A couple of weeks ago in my post on taking a break from CrossFit, I mentioned briefly that I’ve been working toward a new goal.
This summer, I’m working on training for a half marathon. But, the “why” behind it goes a little bit deeper than just checking off the box of fitness accomplishments. Here’s why I decided to take it on.
My struggles with running
Almost every memory I have of running is pure misery.
The very first CrossFit workout I ever tried involved three 800-meter runs with bodyweight movements in between. It was cold outside and the air felt like knives in my lungs. By the time I finished the workout, I was lying on the floor, nauseated, light-headed, chest burning, feeling like I was going to puke, pass out, or die. I had to lay there for a solid 20 minutes before I had the wherewithal to drive home.
The next time I tried a CrossFit workout that involved running, I insisted on using the rower instead. The coach was skeptical at first, but I said, no really, I can’t run. After a couple of weeks, I sheepishly mustered the courage to run the 400-meter and 800-meter runs in the workouts instead of slog away on the rowing machine, and found a way to finish them without feeling like I was knocking on death’s door.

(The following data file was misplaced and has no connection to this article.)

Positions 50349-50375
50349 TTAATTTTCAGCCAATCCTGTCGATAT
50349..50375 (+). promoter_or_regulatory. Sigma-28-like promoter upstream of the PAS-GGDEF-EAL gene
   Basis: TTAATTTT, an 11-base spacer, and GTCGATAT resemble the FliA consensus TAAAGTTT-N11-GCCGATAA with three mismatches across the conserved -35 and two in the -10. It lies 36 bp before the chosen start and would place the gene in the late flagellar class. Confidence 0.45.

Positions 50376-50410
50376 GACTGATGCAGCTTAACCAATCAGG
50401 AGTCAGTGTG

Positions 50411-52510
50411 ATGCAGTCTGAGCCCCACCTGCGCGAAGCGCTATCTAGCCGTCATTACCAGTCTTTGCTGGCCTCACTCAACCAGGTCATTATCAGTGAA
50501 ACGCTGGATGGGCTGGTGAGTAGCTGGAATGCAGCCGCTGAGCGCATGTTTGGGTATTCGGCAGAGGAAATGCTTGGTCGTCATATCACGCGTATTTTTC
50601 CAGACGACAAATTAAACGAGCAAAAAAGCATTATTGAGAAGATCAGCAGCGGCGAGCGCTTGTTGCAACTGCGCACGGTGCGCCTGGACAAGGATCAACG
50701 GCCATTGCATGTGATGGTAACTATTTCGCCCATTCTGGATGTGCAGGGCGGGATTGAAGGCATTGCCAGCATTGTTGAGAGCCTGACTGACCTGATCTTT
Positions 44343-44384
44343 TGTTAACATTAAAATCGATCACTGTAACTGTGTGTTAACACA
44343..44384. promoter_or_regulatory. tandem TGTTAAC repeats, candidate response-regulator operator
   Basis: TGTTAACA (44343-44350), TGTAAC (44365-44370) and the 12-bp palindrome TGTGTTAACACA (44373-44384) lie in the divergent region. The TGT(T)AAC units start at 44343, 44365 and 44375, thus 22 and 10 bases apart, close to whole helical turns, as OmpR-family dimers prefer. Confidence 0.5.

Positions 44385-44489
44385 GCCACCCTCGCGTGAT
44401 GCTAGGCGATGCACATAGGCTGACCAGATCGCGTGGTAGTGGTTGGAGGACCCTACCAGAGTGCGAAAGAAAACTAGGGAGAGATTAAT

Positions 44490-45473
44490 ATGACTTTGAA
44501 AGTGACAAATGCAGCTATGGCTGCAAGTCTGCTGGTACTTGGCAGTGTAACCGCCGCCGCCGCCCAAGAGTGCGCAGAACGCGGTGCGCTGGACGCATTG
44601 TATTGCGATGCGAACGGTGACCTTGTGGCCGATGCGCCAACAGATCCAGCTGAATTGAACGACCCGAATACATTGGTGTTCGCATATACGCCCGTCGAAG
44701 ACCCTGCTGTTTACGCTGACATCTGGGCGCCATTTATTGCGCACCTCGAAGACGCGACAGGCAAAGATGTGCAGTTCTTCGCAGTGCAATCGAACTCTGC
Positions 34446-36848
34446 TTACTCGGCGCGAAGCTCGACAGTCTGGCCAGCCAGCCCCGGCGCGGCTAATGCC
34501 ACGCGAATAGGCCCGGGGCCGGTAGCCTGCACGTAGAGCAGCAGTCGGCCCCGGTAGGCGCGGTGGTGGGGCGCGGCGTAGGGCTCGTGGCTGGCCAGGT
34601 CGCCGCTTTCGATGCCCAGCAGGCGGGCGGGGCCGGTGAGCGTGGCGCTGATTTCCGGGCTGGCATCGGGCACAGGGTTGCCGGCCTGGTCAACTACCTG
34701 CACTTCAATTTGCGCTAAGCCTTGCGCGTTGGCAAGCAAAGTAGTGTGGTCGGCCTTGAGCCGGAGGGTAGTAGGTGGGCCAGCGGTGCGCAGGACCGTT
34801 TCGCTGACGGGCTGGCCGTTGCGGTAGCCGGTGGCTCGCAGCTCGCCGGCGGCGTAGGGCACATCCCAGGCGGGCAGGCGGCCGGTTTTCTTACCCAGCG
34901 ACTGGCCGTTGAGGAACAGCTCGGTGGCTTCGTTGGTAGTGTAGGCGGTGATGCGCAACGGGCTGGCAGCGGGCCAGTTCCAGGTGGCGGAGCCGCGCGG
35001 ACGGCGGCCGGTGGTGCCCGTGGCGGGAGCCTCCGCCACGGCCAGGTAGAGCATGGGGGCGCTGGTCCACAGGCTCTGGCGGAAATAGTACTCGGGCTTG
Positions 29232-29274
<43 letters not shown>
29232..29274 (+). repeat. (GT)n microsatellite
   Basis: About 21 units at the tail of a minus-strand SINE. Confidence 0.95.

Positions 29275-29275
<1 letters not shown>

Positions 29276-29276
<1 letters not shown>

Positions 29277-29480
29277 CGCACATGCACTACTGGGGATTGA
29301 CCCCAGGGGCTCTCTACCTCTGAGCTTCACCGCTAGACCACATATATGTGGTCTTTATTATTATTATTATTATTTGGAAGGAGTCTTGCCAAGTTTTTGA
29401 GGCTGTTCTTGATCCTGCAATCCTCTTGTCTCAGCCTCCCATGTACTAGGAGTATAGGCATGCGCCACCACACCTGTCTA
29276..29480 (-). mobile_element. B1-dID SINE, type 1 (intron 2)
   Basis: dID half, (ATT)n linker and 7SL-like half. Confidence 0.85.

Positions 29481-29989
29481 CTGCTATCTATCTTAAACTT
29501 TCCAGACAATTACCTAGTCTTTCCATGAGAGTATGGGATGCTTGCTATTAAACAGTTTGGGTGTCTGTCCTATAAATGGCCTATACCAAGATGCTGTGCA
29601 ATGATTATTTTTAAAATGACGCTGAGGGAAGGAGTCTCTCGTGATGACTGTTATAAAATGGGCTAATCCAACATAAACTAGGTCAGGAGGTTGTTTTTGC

Despite being an active person for nearly my whole life, running has always seemed just out of reach to me. I’ve often felt that regardless of how fit I am in other areas, running (and most other forms of hardcore cardio) never gets easier. It’s always felt like running beats me.
In search of a full breath
Although I’m sure a lot of my “I can’t run” feeling is a mental block, it has a physical component, too.
When I was about 12 years old, I developed trouble breathing. For some mysterious reason, I regularly found that I couldn’t take a full breath anymore. I’d start to breathe, only to get “stuck” with about 3/4 of a breath. I’d sit there trying and trying to get that last bit of air, only managing a full breath that felt right once out of every 5 or 10 times. The phenomenon seemed to come and go, sometimes appearing at rest but virtually always becoming a problem with exertion.